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Monday's papers: Mental health care ten years after Jokela, pensions with integrity, car sharing comparison

Finland's print press starts out the week with stories on young people's psychiatric services, a ranking of 30 countries' pension systems, and a comparison of five different car sharing services in Helsinki.

Kaksi EkoRent Oy:n sähköautoa Teurastamon parkkipaikalla.
Electric Ekorent cars in Helsinki's Teurastamo. Image: Petteri Juuti / Yle

The tabloid Iltalehti features an STT story looking at the state of mental health care for young people, as Finland marks the ten-year anniversary of the Jokela school shooting. In 2007, 18-year-old student Pekka-Eric Auvinen killed eight fellow students before turning his semi-automatic weapon on himself.

Experts interviewed by the news agency say that young people's availability and access to psychiatric treatment has improved in the last decade, but still varies widely between locations and hospital facilities. Referrals to specialists are just as difficult to obtain as they were before.

"Even though we have tried to get a handle on the problem, I don't think the situation has improved in this area much in the last ten years," Helsinki University crisis psychologist Salli Saari tells STT.

One year after Jokela, 22-year-old student Matti Juhani Saari shot and killed ten people and himself in Kauhajoki. Safety Investigation Authority investigator Kai Valonen was on the commissions that investigated the school shootings. Both of the young men had been bullied in school and Auvinen was on anti-depressants. Before the tragic event in Jokela, Auvinen's parents had tried to get their son referred to a psychiatric outpatient clinic to no avail.

"If you ask me, I would say that the single most important change we could make would be to improve mental health services for young people," he says.

Figures from the Ministry of Social Affairs and Health show that outpatient specialist psychiatric treatment for young people has increased significantly in Finland in recent years, along with in-house periods of intensive care in mental health facilities.

Olavi Sydänmaanlakka, Executive Director of the Finnish Central Association for Mental Health, tells STT that it is much easier now to receive acute treatment. Ten years ago, there could have been a half-year waiting period. 

"People get more and more ill while they wait. Now some cities have invested more resources into acute outpatient care, which ends up saving money because it works preventively to keep matters from getting worse," he says.

Finland is fifth for pensions

The online publication Verkkouutiset has a story on Finland's recent top ranking in an evaluation of different countries' pension systems. The Mercer Global Pension Index released on Monday places Finland in fifth place in an international comparison of 30 countries.

For the fourth year running, Finland's pensions were ranked first in terms of integrity (trustworthy and transparent) in the world, but even so, the overall rating dropped one place to fifth. Denmark won first prize for the sixth year in a row, following by the Netherlands, Australia and Norway.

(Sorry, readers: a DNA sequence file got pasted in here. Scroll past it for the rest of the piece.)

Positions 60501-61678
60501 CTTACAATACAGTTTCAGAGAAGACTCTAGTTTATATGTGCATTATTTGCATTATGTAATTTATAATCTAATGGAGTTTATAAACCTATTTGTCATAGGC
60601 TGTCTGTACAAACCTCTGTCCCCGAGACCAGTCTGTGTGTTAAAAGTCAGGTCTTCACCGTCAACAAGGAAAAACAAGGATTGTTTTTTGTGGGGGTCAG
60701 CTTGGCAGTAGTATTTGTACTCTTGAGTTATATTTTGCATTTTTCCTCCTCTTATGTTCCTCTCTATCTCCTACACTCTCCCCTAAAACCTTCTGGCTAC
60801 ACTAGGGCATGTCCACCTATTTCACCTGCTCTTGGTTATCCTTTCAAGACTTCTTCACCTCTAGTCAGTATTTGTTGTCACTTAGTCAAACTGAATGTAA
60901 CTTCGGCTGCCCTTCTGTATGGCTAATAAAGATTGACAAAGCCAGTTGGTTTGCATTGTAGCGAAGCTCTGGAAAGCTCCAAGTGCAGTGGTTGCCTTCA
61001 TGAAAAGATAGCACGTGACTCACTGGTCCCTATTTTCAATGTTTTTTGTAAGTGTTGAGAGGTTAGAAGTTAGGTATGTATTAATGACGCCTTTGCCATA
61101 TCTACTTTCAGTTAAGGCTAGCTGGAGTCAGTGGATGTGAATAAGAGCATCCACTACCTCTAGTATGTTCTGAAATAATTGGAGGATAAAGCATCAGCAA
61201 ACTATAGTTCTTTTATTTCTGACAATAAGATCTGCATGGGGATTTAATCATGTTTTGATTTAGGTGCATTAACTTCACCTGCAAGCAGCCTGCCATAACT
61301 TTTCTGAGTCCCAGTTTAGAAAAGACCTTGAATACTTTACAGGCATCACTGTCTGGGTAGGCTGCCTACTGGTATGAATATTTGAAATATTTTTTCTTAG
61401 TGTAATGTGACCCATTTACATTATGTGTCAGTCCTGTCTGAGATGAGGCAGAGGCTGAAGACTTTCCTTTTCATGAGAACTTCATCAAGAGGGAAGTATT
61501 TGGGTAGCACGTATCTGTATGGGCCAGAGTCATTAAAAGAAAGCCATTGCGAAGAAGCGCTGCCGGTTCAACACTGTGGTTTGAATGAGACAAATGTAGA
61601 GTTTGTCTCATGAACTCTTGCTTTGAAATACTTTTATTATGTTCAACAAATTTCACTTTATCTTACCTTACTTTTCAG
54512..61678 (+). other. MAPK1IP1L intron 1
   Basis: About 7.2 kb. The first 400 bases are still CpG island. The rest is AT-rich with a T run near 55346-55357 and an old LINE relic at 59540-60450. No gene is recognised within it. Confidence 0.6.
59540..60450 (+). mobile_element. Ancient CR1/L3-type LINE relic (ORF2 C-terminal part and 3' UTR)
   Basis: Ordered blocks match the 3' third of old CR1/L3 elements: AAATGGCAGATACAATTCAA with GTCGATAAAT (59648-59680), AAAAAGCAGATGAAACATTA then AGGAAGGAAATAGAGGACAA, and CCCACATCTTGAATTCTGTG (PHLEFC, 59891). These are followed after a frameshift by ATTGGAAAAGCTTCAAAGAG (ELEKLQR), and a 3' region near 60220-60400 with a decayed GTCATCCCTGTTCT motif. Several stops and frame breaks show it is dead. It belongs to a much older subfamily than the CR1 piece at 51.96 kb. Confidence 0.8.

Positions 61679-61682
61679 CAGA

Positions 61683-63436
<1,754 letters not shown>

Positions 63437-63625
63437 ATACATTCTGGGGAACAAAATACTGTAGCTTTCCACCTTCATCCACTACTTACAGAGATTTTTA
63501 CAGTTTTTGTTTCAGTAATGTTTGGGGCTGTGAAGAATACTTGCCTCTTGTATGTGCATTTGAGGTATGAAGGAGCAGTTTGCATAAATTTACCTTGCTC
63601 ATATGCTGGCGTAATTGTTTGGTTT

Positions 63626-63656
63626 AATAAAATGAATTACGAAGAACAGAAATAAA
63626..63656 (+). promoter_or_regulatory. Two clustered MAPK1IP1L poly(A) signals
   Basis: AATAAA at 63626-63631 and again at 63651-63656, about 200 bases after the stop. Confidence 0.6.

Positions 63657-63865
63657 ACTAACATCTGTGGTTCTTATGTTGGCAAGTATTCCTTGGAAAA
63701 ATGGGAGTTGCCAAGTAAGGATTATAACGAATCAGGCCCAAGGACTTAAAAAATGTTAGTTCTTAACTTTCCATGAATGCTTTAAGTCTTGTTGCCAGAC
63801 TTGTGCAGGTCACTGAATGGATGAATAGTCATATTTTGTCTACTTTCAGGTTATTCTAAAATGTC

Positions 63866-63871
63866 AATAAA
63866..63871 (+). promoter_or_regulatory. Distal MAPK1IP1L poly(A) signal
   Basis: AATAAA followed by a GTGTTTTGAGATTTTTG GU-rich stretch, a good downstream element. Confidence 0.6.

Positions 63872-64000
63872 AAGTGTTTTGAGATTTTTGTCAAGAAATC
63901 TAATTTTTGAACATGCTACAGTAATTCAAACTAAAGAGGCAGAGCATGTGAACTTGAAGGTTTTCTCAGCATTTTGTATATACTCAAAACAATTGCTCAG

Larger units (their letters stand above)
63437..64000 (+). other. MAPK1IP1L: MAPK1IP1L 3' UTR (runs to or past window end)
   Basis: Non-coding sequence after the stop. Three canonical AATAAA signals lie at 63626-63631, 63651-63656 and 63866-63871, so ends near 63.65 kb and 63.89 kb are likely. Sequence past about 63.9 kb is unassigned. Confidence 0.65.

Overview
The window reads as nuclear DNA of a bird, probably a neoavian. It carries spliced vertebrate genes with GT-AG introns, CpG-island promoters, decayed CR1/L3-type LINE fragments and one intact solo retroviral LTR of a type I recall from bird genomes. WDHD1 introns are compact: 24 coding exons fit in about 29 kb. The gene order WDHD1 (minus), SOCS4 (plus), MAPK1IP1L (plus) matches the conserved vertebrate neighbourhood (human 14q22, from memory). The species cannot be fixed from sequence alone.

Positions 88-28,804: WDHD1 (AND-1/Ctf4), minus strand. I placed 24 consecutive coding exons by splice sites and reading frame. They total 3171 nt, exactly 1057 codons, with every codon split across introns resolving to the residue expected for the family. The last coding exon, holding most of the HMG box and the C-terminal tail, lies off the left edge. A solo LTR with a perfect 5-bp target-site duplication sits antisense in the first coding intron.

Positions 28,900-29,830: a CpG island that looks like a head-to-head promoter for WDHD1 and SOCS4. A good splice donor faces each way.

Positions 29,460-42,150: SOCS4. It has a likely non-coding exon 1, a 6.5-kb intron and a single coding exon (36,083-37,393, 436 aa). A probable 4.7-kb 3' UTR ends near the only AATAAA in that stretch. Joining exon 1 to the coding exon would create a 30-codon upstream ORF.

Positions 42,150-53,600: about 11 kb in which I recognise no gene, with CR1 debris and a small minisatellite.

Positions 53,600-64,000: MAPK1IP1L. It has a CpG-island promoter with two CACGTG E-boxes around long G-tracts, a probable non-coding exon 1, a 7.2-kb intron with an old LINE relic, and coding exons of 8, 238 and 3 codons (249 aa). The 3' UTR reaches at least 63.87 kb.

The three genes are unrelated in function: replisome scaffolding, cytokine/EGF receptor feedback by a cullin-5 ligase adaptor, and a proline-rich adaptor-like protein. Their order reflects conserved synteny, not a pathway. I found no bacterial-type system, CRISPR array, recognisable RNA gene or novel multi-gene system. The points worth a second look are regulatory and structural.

The 2016 appraisal saw the sustainability rating of Finland's pension system – which is comprised of a basic state pension supplemented by a range of statutory earnings-related schemes – improve, in part due to legislative changes in this area. Points were deducted for Finland's weak economic outlook, growing government debt, and poor household saving habits.

This year's report suggests that Finland could improve its overall index value in the future by increasing the minimum pension for low-income pensioners, raising the level of mandatory pension contributions, raising the retirement age as life expectancy rises, and better protecting the pension interests of both parties in the event of a divorce.  

"The Global Pension Index is an interesting comparison because it analyzes the adequacy, sustainability and the integrity of the pension funds simultaneously. The Nordic countries perform well, because they rank high in every category," says Mikko Kautto, Director of the Finnish Centre for Pensions.

Not cheap, but super convenient

And Hesari starts the week with a comparison of five different car sharing services in Helsinki: Drivenow, Ekorent, Gonow, Cit Car Club and Shareit Blox Car. The general conclusion is that the service isn't cheaper than owning your own car, but it is very handy and carefree.

The operating principle is as follows: when you need to use a car – even for just an hour – you use a mobile app to reserve a car that is parked nearest to you, visible on the app's map. You pay only for the time you use the car, no maintenance, refuelling or parking fees.

The paper found that Gonow is the best deal if you need a car to pay someone a visit, for example. The 0.47 euro per minute price drops to 0.10 euros/min once the car is parked. A three-hour standstill costs 18 euros – about the same price you would pay to park your car in a Helsinki parking garage.

Drivenow is the biggest operator in Helsinki at present, with a fleet of 150 cars. It gained 13,000 members in just five months, and uses a key card instead of an app to access the vehicles. City Car Club offers hourly rates which are more forgiving if you are caught in traffic, while Ekorent's electric cars are the best choice for ecologically-minded customers.

Shareit Blox Car offers the only true car sharing model in the real sense of the word. Here, private car owners rent out their cars to people who need them. It's not near as handy, but cars are available for as little as 20 euros per day. Each of the services plans to expand to other cities in Finland in the near future.

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